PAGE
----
Tuesday, December 04, 2007

From Afghanistan to India for Evaluation

After our adventure in Afghanistan teaching theatre to a primarily all-girls theatre group in the small, conservative city of Kunduz (read below!), we traveled to India for the next two weeks to conduct an evaluation on the projects we had initiated last Spring. We were very pleased to find that many of the students, teachers and organizations we collaborated with had continued the work based on our models and techniques.

A few examples:

We re-visited the small villages of Chandipur and Shahid Matangini in West Bengal, home of the Patachitra painters. The Patachitras make their living by selling their artwork which they present to the public accompanied by singing. They have practiced this art for hundreds of years. A group of 20 Patachitras participated in our workshops last Spring aimed at expanding their performing abilities and thus improving the saleability of their artwork which has been diminishing over the years. We created two new shows with the Patachitras. Now, six months later, we visited them to see if the new techniques they learned are being used.

We were very happy to find that the villagers were so taken with the new presentation techniques and ideas we gave them that they have now created a new performance piece based on current village events that has gained them much-needed attention and has measurably added to each of the participant's income.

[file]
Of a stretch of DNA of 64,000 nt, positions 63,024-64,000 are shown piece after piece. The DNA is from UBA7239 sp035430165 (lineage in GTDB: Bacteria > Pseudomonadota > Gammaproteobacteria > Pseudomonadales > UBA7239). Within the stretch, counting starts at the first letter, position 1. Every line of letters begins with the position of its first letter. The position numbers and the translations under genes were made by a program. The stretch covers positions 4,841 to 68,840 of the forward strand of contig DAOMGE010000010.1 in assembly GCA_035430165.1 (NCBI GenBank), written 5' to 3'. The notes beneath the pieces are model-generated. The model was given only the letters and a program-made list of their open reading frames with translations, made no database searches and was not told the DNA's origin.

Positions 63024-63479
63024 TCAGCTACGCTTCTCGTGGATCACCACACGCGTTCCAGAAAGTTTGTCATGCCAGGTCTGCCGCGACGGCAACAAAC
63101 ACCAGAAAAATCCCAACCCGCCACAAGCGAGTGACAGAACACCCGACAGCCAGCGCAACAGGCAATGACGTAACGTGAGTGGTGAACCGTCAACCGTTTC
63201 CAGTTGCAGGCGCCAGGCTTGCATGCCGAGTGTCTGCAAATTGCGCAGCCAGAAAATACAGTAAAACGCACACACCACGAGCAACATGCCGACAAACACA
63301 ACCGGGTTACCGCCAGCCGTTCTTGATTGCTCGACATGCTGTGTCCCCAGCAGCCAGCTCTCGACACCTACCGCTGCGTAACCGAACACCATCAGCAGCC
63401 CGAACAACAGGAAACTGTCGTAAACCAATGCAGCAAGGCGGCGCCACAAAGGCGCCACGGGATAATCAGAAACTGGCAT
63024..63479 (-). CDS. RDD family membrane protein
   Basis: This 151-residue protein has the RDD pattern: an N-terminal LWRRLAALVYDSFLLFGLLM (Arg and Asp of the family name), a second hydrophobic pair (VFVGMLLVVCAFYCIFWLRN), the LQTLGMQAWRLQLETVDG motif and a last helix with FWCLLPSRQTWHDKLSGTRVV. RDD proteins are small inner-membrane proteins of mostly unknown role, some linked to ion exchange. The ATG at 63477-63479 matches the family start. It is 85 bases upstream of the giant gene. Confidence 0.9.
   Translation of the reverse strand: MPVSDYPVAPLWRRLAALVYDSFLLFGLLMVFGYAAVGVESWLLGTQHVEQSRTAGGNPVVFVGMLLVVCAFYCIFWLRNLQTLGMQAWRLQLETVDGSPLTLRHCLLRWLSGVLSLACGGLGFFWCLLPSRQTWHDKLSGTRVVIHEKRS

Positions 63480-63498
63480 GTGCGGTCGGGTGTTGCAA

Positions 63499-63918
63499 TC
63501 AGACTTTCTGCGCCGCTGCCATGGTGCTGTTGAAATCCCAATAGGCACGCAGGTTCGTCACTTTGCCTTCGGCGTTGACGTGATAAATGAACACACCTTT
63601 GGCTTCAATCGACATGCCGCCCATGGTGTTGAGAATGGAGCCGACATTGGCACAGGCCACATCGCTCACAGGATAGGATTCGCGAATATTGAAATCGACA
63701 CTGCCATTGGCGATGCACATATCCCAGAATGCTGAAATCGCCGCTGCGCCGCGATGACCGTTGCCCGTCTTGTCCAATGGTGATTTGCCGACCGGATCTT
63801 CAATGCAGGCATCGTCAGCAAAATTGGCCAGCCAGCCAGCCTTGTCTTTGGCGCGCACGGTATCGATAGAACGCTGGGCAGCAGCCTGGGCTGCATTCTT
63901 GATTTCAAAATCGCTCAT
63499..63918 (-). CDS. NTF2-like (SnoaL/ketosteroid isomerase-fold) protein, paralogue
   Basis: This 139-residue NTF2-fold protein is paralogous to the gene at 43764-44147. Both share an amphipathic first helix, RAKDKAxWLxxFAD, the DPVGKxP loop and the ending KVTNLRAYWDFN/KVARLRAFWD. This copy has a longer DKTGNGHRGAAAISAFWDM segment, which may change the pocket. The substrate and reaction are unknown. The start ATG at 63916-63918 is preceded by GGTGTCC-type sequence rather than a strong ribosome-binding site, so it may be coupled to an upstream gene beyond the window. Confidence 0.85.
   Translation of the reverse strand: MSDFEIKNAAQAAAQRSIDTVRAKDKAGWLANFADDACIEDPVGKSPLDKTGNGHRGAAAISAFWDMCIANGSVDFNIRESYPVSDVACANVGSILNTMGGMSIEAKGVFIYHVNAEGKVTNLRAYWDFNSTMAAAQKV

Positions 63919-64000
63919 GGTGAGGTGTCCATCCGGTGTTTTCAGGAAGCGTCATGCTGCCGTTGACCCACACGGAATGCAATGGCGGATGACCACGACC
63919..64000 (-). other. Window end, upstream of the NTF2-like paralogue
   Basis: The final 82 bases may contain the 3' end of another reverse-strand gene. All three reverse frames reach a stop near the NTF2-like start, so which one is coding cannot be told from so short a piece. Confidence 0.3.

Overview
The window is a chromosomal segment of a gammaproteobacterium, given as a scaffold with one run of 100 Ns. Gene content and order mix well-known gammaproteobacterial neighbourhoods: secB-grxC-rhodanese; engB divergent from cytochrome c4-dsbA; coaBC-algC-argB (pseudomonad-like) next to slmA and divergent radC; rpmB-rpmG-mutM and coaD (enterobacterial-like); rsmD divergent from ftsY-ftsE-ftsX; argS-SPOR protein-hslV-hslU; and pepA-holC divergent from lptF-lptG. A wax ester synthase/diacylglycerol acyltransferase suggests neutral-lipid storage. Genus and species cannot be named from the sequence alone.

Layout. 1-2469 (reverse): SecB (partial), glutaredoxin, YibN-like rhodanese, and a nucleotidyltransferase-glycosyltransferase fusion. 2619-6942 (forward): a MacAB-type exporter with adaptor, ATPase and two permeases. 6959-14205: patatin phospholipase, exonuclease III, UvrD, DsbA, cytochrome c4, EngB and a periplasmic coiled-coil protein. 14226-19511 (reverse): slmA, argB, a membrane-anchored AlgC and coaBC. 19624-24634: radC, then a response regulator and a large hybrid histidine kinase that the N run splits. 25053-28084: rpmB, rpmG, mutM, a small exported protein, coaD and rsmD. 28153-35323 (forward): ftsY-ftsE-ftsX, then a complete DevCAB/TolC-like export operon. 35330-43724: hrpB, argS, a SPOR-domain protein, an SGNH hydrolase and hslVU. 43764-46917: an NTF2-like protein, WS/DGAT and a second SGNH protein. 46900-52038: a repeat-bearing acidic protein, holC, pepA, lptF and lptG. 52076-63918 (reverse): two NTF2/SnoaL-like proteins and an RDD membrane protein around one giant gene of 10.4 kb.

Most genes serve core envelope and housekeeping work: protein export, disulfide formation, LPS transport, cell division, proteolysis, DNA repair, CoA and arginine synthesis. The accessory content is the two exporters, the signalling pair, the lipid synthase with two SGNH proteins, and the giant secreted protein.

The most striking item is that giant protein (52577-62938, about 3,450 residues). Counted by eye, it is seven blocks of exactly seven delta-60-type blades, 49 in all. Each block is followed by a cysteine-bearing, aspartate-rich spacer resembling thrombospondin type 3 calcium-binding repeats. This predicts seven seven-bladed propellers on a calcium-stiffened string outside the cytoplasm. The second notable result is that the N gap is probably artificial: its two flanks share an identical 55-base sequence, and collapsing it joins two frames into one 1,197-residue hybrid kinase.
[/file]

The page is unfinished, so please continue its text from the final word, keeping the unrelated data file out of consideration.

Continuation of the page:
The Patachitra's new piece takes place under a painted canopy, inspired by our workshop. We encouraged participants to paint other items besides their traditional scroll form.

The performing group consisted of three members from our workshop program and four other villagers whom they taught. This is highly unusual since the Patachitras never work as a group, only as individual painters. About their new spirit of cooperation, Bablu, who organized the ensemble, said, "I told the others, if these people could come together from the United States and Afghanistan to work with us, we should be able to meet between our villages!"

We also found that our past work at Gandhi Smriti in Delhi has opened new doors to our team member and collaborator, Subhash Rawat. As a direct result of the initiative in February at Gandhi Smriti teaching their vocational students, 30 young people, ten from our original workshops, got together under Subhash's direction to make a play about Gandhi's childhood "Moniya - the child that Mahatma was." We were in town for the premiere and it was a huge success! Many of the children in the play had never acted before, or had their first experience in our workshops last Spring. Now Gandhi Smriti plans to tour the new play throughout India. Congrats Subhash!